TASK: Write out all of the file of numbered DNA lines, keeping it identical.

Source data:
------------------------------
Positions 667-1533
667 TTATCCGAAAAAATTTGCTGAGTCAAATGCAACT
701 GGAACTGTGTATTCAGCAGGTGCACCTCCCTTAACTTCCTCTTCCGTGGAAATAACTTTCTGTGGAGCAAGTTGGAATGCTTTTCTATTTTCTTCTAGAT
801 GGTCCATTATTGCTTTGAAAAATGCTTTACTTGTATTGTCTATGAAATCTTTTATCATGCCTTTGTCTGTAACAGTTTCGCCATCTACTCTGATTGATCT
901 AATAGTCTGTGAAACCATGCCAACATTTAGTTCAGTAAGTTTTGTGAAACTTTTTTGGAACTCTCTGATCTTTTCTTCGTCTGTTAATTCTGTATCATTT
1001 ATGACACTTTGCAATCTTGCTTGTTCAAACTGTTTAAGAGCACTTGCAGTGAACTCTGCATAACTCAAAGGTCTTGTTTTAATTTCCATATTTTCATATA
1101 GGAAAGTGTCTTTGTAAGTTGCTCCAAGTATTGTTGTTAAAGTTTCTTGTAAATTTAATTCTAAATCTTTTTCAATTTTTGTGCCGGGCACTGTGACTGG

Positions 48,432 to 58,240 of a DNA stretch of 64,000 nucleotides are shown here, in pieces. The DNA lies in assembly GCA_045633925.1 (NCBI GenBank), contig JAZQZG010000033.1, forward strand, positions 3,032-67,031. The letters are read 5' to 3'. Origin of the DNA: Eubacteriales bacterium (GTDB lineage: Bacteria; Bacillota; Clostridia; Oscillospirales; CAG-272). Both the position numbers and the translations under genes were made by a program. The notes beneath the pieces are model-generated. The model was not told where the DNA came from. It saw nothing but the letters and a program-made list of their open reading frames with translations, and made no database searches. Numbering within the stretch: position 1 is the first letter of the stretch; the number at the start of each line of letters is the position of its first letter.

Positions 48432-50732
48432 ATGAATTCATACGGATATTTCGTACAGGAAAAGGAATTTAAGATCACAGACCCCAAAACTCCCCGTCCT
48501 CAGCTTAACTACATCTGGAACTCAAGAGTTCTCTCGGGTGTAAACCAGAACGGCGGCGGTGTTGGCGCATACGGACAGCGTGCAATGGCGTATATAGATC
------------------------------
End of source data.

Positions 667-1533
667 TTATCCGAAAAAATTTGCTGAGTCAAATGCAACT
701 GGAACTGTGTATTCAGCAGGTGCACCTCCCTTAACTTCCTCTTCCGTGGAAATAACTTTCTGTGGAGCAAGTTGGAATGCTTTTCTATTTTCTTCTAGAT
801 GGTCCATTATTGCTTTGAAAAATGCTTTACTTGTATTGTCTATGAAATCTTTTATCATGCCTTTGTCTGTAACAGTTTCGCCATCTACTCTGATTGATCT
901 AATAGTCTGTGAAACCATGCCAACATTTAGTTCAGTAAGTTTTGTGAAACTTTTTTGGAACTCTCTGATCTTTTCTTCGTCTGTTAATTCTGTATCATTT
1001 ATGACACTTTGCAATCTTGCTTGTTCAAACTGTTTAAGAGCACTTGCAGTGAACTCTGCATAACTCAAAGGTCTTGTTTTAATTTCCATATTTTCATATA
1101 GGAAAGTGTCTTTGTAAGTTGCTCCAAGTATTGTTGTTAAAGTTTCTTGTAAATTTAATTCTAAATCTTTTTCAATTTTTGTGCCGGGCACTGTGACTGG

Positions 48,432 to 58,240 of a DNA stretch of 64,000 nucleotides are shown here, in pieces. The DNA lies in assembly GCA_045633925.1 (NCBI GenBank), contig JAZQZG010000033.1, forward strand, positions 3,032-67,031. The letters are read 5' to 3'. Origin of the DNA: Eubacteriales bacterium (GTDB lineage: Bacteria; Bacillota; Clostridia; Oscillospirales; CAG-272). Both the position numbers and the translations under genes were made by a program. The notes beneath the pieces are model-generated. The model was not told where the DNA came from. It saw nothing but the letters and a program-made list of their open reading frames with translations, and made no database searches. Numbering within the stretch: position 1 is the first letter of the stretch; the number at the start of each line of letters is the position of its first letter.

Positions 48432-50732
48432 ATGAATTCATACGGATATTTCGTACAGGAAAAGGAATTTAAGATCACAGACCCCAAAACTCCCCGTCCT
48501 CAGCTTAACTACATCTGGAACTCAAGAGTTCTCTCGGGTGTAAACCAGAACGGCGGCGGTGTTGGCGCATACGGACAGCGTGCAATGGCGTATATAGATC